The most common way Android cars support is deployed is via an Android mobile device running the Android Auto app, acting as a slave to a vehicle's dashboard head unit that supports this functionality. Once the user's Android device is connected to the vehicle, the head unit will serve as an external display for the Android device, presenting supported software in a car-specific user interface provided by the Android Auto app. In Android Auto's first iterations, the device was required to be connected via USB to the car.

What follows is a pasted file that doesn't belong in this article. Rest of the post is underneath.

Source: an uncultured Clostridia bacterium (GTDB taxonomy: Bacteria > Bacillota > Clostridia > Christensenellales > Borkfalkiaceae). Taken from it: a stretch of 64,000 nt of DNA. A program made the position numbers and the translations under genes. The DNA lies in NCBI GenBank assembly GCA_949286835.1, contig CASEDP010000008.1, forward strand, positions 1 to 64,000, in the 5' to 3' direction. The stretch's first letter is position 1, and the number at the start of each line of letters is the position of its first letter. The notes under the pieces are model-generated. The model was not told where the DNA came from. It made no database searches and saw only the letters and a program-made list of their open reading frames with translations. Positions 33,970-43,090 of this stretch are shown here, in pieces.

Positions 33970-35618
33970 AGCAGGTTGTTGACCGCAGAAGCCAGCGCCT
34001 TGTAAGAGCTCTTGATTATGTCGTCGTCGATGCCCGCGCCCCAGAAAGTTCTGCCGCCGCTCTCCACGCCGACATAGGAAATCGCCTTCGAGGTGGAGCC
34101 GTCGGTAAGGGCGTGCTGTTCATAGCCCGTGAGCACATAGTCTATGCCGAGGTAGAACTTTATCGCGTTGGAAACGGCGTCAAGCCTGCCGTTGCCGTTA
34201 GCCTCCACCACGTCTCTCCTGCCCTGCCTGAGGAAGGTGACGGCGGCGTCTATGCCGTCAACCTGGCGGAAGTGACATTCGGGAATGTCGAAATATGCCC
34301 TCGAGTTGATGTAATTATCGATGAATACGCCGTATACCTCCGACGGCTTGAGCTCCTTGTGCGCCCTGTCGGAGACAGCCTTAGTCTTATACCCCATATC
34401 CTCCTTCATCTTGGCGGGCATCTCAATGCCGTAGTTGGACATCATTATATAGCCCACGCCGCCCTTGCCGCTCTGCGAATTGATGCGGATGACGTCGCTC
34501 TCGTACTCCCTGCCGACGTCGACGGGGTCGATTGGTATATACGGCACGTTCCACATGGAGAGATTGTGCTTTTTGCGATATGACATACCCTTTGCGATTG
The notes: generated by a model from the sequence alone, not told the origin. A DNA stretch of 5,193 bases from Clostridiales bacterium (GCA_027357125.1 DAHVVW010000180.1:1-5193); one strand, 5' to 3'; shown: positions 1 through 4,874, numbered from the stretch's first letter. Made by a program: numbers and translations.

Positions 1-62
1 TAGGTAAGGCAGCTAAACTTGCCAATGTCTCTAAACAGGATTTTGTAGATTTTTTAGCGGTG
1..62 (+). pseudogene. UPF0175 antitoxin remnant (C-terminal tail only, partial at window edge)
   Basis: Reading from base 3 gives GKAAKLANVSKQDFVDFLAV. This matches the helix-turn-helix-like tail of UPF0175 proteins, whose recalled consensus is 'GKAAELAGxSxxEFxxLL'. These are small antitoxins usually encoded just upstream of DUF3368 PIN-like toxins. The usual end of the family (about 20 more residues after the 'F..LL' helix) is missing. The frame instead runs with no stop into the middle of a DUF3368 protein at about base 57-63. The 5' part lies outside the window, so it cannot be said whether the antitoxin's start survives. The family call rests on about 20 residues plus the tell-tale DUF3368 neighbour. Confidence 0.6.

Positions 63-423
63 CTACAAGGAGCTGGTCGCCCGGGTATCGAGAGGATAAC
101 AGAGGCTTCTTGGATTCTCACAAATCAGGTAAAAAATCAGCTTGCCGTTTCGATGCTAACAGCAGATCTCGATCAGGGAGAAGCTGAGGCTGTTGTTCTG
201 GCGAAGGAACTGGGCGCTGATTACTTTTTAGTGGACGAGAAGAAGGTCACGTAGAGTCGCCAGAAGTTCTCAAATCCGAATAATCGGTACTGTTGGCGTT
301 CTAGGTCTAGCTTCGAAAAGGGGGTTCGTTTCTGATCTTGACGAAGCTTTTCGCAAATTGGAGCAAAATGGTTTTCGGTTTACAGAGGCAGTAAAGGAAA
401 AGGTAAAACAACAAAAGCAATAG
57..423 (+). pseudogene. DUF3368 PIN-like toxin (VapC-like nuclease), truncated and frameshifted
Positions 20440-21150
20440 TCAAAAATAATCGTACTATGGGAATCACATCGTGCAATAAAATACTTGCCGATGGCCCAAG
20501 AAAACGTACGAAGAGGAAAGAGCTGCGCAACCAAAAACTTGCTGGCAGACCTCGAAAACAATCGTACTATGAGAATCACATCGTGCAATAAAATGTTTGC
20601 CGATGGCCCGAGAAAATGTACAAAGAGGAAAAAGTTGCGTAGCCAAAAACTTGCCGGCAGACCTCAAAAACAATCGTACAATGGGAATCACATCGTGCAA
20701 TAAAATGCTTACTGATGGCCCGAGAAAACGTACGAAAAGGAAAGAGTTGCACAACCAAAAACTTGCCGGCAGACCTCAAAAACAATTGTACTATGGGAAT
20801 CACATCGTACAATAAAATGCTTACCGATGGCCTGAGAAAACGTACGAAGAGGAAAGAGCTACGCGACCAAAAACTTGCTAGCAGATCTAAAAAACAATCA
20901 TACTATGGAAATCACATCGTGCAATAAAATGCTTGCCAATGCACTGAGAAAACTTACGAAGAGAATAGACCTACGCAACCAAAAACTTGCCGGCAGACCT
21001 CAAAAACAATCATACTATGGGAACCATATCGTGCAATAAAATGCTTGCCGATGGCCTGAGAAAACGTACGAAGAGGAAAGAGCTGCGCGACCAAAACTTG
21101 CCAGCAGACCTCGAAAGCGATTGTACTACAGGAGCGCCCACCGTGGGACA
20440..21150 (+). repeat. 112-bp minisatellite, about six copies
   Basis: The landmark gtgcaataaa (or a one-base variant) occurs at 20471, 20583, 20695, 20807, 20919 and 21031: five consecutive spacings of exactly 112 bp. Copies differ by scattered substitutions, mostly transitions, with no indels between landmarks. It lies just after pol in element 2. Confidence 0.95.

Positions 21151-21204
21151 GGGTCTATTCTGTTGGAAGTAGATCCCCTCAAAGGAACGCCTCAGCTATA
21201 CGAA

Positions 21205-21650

Alternatively, in November 2016, Google added the option to run Android Auto as a regular app on an Android device, i.e., not tethered to a car's head unit, which allows for its usage on Android-powered head units, or simply on the user's personal phone or tablet in the vehicle. In addition, on January 1, 2018, it was announced that JVCKenwood would be exhibiting wireless Android Auto-enabled head units at CES 2018, which would be capable of operating without the need for a wired connection. Apple offers CarPlay for similar functionality with Apple devices.